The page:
Exploratory accross-stimulus studies in event-related potentials
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Event-related potentials (ERPs) were evoked by visually presented words in a number of experimental paradigms. The question of which linguistic factors, if any, underlie differences between visual word ERPs was addressed. These studies identified 3 factors as predictors of ERF variance. Studies of ERPs in language processing tasks are selectively reviewed, and methodological problems associated with ERPs evoked by non-identical stimuli are discussed. The importance of an understanding of the linguistic factors which underlie ERP differences is outlined, and a methodology for approaching this issue is set out. The statistical procedure necessary to address the question is developed and described in Chapter Two. This procedure was a quantitative modelling strategy, based on multidimensional scaling and PROCRUSTES rotation. Five quantitative modelling studies were undertaken. These experiments involved two experimental tasks, a passive exposure task in which the subjects attended but did not respond to the stimuli (experiment 1) and a category membership decision task (experiments 2 to 5). Words drawn from two semantic categories were employed. ERPs were evoked by individual members of the category of colour names (experiments 1 to 3) and by members of the category of furniture terms (experiments 4 and 5). The results of these studies suggested that word length was the important factor in the early part of the post-stimulus epoch and that this factor was followed by semantic similarity. A late positivity was present in the decision task ERPs whose modulation was related to word frequency. These results were validated by two conventionally analysed experiments which examined the relation between word length and repetition and that between word frequency and repetition. It is concluded that three factors underlie ERP variance in the experimental paradigms employed. These factors are word length (physical extent was not dissociated from length in letters), word frequency and semantic similarity. These results may inform issues of experimental control in future studies of ERPs and language processing, may suggest some reassessment of existing studies in which control was not effected for these factors and may have provided a method of wider utility in cognitive neuroscience. The results suggest that systematic information can be derived about the linguistic characteristics of individual words from single word ERPs.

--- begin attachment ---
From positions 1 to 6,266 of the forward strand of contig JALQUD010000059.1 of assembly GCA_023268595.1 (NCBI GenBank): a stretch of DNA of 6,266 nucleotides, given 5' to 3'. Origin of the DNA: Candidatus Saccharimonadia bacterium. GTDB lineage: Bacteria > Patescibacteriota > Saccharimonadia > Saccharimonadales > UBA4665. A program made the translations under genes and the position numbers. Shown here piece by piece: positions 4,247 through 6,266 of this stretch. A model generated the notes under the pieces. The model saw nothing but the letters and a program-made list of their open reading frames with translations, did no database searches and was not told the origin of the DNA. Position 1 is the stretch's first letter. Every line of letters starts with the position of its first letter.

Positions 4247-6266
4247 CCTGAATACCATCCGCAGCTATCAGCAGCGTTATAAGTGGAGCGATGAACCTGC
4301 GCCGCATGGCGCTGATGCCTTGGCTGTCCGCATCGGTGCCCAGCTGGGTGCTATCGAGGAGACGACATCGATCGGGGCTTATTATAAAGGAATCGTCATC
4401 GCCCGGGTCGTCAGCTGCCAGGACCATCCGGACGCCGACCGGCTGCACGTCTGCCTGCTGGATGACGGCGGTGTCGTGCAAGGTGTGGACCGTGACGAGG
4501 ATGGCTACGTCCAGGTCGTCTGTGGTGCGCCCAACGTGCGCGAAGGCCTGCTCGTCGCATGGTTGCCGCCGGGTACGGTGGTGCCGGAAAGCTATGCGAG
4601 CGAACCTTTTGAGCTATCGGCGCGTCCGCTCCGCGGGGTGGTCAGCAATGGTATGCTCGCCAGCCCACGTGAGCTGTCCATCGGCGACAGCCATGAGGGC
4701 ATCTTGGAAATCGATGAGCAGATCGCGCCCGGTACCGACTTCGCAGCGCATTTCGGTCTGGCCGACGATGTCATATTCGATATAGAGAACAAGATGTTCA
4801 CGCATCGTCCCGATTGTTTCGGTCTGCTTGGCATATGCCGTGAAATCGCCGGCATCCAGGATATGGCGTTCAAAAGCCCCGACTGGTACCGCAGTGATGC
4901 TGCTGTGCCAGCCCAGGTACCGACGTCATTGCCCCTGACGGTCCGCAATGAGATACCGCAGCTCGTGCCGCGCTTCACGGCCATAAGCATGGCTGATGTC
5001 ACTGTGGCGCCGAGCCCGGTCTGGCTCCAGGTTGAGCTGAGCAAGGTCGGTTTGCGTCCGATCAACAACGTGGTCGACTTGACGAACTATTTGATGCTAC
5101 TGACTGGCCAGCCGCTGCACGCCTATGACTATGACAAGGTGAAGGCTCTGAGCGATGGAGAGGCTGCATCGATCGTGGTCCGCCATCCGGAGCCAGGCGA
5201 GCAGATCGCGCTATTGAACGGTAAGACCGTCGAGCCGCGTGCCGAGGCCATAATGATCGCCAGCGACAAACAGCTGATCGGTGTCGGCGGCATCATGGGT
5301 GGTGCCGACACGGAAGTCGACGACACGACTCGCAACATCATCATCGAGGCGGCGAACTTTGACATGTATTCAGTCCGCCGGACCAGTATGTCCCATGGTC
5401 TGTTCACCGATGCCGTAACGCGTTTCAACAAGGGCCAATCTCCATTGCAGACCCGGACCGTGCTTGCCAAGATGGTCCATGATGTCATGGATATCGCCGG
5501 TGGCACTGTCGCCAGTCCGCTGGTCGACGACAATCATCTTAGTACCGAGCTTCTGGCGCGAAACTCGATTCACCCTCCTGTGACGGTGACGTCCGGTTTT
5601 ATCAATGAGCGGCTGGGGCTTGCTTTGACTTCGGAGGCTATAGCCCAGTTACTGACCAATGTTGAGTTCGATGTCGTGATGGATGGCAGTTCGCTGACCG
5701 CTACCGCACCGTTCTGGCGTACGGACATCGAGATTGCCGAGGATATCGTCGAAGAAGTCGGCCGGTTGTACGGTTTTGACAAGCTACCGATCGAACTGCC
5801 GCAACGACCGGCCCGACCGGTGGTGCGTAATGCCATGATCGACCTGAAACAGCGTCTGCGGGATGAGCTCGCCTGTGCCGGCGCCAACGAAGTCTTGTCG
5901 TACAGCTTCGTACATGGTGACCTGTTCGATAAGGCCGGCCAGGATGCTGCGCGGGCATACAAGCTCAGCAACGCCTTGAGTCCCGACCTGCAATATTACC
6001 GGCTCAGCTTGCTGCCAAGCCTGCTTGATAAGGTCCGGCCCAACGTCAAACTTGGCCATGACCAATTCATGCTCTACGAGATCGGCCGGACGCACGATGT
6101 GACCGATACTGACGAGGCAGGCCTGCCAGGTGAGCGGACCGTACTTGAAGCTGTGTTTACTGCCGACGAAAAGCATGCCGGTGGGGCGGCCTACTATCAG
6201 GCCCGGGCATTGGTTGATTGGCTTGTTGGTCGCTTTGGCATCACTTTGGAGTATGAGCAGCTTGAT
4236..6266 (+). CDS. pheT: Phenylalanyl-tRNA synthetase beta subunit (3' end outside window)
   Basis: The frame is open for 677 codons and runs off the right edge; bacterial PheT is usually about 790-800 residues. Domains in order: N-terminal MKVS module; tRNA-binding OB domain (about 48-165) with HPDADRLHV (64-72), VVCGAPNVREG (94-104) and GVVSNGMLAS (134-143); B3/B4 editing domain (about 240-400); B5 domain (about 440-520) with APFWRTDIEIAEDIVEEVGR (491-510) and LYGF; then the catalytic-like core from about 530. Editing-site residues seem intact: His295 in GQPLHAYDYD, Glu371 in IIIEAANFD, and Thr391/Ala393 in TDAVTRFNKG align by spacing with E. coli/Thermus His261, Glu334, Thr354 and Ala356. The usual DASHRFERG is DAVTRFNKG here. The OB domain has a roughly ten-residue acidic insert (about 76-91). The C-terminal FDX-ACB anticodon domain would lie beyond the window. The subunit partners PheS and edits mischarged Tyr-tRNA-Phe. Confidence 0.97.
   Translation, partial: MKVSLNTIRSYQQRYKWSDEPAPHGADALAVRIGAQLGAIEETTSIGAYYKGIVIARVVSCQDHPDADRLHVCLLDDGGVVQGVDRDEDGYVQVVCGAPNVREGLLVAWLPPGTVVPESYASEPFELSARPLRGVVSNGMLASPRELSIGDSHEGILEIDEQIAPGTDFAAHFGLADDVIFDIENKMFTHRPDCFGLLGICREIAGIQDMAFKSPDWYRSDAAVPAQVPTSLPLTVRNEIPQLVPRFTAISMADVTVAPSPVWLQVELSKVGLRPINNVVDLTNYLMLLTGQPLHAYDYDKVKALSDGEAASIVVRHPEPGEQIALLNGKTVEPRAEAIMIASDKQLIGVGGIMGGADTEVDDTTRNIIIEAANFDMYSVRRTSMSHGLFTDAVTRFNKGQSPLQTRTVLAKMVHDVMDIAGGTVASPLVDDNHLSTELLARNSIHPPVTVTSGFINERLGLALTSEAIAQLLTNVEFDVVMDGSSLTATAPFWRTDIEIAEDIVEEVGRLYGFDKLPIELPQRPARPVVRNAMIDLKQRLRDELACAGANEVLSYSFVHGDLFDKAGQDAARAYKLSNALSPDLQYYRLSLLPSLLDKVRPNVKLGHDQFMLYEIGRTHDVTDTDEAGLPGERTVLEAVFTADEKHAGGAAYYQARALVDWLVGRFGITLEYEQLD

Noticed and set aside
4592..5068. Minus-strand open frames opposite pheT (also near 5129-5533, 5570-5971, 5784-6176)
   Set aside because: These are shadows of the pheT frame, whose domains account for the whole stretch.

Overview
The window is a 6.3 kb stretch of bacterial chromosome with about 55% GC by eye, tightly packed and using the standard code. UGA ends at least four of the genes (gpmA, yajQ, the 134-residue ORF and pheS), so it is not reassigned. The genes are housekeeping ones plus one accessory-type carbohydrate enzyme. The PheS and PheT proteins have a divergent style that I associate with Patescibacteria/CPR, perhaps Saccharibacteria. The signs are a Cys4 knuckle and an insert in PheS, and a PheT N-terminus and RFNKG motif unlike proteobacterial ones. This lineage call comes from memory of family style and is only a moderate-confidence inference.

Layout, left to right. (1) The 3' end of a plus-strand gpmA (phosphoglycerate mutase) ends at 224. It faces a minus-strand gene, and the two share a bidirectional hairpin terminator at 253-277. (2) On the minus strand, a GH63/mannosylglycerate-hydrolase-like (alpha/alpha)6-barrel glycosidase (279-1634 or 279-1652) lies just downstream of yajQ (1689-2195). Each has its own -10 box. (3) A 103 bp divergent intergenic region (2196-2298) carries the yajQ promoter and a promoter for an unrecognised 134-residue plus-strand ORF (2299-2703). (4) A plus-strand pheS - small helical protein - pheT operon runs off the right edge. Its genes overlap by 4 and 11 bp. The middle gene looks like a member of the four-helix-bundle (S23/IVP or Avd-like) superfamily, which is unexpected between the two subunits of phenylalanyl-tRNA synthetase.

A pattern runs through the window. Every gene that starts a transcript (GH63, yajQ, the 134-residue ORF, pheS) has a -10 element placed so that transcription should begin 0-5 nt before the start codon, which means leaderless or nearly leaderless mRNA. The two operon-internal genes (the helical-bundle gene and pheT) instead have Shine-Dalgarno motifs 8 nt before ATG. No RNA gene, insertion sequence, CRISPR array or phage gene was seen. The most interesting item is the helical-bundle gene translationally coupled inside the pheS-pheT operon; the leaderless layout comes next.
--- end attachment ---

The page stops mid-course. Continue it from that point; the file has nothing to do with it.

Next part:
Thesis, PhD Doctor of Philosophy
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